An aroa mutant of edwardsiella ictaluri is safe and efficacious as a live, attenuated vaccine

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The aroA gene of Edwardsiella ictaluri was cloned and sequenced, and the sequence data were used to construct a deletion–insertion mutation in the aroA gene. The mutated gene was transferred into a virulent, wild-type E. ictaluri strain by conjugation and allelic exchange. Putative aroA mutants were confirmed phenotypically by demonstrating a need for supplementation with aromatic metabolites to support growth in minimal media. The genetic construction was evaluated by using the polymerase chain reaction to amplify appropriate regions of the aroA deletion– insertion, and DNA sequencing of the amplified products confirmed the predicted construction. A selected mutant, LSU-E1, was passed 30 times in nonselective media with no reversion to the wild-type following screening of 1.6 × 1011 colony-forming units. The mutant was demonstrated via injection to be attenuated more than 5 logs10 compared with the wild-type E. ictaluri strain, and it was avirulent by immersion and oral routes. Tissue persistence studies indicated that the mutant maintained the ability to invade following immersion exposure, but no viable cells were detected after 48–72 h. Significant levels of protection from disease were demonstrated following immersion vaccination of channel catfish Ictalurus punctatus. © by the American Fisheries Society 1999.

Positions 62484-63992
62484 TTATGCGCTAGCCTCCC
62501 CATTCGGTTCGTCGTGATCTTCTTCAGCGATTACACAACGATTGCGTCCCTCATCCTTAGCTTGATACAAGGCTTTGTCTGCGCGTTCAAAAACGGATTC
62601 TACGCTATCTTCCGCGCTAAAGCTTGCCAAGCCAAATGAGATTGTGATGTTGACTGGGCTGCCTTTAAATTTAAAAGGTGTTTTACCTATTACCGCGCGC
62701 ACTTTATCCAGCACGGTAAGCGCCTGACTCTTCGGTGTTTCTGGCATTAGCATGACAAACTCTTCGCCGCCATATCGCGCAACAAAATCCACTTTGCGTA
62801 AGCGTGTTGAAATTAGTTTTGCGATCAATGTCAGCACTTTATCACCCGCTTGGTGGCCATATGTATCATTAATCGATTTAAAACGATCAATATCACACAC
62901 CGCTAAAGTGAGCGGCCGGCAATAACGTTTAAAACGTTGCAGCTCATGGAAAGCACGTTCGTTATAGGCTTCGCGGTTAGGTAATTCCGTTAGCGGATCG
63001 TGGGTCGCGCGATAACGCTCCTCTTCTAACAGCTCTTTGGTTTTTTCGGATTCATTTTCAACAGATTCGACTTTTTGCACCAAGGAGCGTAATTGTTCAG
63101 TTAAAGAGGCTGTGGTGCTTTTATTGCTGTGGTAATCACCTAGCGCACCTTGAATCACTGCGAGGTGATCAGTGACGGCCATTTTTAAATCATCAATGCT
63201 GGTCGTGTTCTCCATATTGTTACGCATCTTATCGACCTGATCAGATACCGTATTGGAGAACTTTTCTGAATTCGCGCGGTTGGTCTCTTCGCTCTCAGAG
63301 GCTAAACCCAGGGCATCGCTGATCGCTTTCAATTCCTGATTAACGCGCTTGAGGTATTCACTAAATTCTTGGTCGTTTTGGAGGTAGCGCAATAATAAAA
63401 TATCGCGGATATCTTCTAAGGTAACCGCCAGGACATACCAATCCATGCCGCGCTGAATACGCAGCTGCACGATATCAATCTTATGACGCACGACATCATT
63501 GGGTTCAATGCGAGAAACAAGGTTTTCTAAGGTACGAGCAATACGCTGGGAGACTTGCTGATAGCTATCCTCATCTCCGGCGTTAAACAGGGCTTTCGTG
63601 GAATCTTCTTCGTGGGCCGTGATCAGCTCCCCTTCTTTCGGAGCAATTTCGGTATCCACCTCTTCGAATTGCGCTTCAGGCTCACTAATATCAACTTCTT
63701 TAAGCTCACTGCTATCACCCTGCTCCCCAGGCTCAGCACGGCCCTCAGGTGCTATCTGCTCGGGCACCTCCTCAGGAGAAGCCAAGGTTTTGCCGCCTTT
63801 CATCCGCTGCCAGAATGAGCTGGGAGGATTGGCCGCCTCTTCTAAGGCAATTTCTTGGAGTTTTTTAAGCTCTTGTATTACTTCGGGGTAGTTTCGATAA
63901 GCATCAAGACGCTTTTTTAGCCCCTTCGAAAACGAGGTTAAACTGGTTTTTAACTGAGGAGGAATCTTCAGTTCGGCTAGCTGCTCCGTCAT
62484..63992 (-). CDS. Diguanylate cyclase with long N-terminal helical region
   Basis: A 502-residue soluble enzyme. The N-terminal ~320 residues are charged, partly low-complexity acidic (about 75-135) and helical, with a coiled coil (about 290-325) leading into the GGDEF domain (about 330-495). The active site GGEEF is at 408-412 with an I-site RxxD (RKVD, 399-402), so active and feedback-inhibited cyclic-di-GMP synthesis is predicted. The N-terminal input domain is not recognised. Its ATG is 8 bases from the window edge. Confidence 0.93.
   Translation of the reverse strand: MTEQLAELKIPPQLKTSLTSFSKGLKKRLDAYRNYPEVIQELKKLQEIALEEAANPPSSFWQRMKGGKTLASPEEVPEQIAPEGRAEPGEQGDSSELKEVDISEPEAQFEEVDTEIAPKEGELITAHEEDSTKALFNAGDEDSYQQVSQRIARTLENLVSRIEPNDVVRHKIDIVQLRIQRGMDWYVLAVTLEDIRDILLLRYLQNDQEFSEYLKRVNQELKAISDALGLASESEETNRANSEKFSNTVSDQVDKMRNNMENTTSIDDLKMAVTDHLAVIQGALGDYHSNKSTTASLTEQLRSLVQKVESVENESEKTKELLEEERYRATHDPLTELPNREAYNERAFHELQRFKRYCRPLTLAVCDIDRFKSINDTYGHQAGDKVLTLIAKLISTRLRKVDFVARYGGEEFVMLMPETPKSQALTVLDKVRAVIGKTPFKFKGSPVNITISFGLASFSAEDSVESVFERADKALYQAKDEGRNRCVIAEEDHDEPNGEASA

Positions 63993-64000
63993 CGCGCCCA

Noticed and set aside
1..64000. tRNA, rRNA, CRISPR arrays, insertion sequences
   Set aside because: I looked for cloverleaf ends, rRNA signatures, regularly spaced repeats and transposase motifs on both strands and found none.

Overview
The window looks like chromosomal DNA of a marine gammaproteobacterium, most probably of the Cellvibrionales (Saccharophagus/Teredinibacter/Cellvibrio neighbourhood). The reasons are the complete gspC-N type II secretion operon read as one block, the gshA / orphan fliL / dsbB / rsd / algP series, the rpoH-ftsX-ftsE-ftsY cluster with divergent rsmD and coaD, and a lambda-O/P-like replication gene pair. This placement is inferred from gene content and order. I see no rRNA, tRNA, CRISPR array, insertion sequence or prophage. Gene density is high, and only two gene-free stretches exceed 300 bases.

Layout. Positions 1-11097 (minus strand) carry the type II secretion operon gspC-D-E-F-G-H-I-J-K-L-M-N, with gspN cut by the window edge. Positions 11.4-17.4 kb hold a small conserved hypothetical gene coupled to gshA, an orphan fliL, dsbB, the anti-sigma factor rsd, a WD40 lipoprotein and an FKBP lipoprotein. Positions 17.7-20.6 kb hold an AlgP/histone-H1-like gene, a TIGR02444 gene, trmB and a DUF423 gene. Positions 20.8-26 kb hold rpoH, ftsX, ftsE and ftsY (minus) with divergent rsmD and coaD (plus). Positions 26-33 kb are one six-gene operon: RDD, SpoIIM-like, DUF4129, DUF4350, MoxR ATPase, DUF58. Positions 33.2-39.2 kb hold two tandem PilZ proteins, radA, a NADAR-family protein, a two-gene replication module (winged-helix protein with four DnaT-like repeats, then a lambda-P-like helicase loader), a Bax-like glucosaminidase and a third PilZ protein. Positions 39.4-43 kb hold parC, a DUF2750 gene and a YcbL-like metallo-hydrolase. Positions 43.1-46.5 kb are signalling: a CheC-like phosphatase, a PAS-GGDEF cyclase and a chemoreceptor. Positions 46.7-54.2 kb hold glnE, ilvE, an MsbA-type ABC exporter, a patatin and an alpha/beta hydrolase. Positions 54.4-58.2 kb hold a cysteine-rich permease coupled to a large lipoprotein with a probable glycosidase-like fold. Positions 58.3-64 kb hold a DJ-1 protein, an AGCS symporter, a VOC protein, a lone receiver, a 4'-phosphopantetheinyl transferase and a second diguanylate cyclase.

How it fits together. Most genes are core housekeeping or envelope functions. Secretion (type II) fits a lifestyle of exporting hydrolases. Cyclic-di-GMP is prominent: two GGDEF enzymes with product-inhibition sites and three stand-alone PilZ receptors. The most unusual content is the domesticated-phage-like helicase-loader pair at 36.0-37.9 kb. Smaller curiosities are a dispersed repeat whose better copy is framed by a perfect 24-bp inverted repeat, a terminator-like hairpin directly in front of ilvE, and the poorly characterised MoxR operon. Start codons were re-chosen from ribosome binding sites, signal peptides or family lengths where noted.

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Journal of Aquatic Animal Health

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